NEW YORK (Reuters) - Western and Arab demands for the ouster of Syrian President Bashar al-Assad have fueled years of unnecessary bloodshed as they have prevented negotiations on a political settlement, Iran’s foreign minister said on Wednesday.
Iran’s top diplomat, Mohammad Javad Zarif, also rejected suggestions that Islamic State militants have been able to attract new recruits because of abuses by Assad’s military in the four-year-long civil war.
“People who are accusing the government of Syria, and who are saying the government of Syria has the blood of so many people on its hands should go back and do a bit of soul-searching and tell themselves what prevented a ceasefire in Syria a few years ago,” said Zarif, who is in New York for a U.N. meeting on the nuclear Non-Proliferation Treaty.
“The only thing that prevented a ceasefire ... was a precondition” that Assad not be part of any transitional government in Syria, Zarif said at New York University.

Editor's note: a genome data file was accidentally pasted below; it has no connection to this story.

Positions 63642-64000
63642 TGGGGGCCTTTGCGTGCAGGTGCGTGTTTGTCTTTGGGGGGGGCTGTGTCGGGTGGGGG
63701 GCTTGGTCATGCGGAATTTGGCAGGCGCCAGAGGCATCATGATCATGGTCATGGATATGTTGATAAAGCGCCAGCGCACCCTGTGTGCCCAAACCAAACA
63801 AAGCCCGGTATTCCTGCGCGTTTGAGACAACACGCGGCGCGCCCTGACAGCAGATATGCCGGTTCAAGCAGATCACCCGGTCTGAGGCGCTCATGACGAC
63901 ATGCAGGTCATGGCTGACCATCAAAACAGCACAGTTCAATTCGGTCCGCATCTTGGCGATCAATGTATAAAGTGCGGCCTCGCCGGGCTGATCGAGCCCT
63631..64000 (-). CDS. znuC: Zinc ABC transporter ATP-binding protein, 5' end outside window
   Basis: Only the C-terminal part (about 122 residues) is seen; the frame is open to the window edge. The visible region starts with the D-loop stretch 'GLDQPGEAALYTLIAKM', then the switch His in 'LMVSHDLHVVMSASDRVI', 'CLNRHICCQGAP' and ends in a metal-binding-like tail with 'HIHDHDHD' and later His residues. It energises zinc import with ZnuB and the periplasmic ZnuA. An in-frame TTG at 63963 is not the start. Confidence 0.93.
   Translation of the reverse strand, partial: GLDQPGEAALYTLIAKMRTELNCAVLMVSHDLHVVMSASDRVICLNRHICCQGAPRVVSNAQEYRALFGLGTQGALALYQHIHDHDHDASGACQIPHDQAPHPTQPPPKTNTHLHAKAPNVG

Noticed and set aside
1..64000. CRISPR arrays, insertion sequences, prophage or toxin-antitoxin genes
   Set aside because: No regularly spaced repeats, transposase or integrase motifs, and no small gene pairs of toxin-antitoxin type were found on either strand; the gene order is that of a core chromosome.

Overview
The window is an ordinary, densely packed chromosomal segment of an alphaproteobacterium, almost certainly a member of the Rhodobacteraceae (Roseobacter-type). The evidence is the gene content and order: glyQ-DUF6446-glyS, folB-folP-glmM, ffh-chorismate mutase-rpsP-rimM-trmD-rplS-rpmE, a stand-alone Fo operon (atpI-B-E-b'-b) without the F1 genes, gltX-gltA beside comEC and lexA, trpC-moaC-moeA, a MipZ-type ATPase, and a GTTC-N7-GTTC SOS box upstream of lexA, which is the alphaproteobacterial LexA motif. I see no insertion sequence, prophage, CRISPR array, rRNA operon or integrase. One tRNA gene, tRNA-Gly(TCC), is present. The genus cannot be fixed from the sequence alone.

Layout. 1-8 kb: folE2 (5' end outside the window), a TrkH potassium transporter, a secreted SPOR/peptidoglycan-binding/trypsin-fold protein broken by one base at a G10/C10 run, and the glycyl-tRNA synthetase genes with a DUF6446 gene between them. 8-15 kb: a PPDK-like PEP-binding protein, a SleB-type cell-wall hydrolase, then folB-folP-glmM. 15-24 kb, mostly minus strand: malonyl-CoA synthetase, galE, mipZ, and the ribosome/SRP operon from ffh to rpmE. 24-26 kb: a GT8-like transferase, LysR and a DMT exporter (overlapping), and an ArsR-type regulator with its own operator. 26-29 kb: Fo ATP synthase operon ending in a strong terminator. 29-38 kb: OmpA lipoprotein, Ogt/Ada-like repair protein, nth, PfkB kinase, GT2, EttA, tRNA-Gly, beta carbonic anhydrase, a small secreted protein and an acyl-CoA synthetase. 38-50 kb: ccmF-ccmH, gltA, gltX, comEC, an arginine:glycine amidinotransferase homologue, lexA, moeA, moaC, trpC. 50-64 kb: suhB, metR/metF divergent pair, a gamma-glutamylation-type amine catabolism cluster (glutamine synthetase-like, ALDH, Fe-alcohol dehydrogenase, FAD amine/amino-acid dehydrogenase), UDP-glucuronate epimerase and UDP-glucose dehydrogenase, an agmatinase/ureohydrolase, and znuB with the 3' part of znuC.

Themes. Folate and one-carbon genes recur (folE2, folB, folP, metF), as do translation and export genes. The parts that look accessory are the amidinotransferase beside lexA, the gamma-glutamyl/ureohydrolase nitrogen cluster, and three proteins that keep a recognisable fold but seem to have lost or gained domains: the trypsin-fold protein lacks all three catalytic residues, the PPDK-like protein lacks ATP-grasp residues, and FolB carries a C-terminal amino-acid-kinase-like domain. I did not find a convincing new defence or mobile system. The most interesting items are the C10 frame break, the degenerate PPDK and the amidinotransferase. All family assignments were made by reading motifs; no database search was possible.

European Union foreign policy chief Federica Mogherini on Tuesday said a successful nuclear deal between Tehran and six world powers could open the door to Iran playing a constructive role in resolving regional crises.
Zarif suggested Iran, an ally of Assad’s, should be party of any talks on Syria. “Others were trying to exclude Iran, to their own detriment,” he said.
A 2012 peace conference involving Syrian government and opposition groups, the United States Russia and United Nations produced the “Geneva Communique,” which called for a political transition but left Assad’s fate ambiguous.
Iran did not sign on to the communique and was excluded from the January 2014 “Geneva II” meeting. Zarif said outsiders deciding that Assad should not be part of any political process was a mistake.
“You cannot tell (Syrians) that this person should not be a part of your future, the other person should not be a part of your future,” he said. “This will prevent a negotiation from taking place.”
Western and Arab governments say Assad should be excluded from any transition.
Zarif said Iran was open to “all options,” though the peace process should be Syrian-led.
Reporting by Louis Charbonneau; Editing by Grant McCool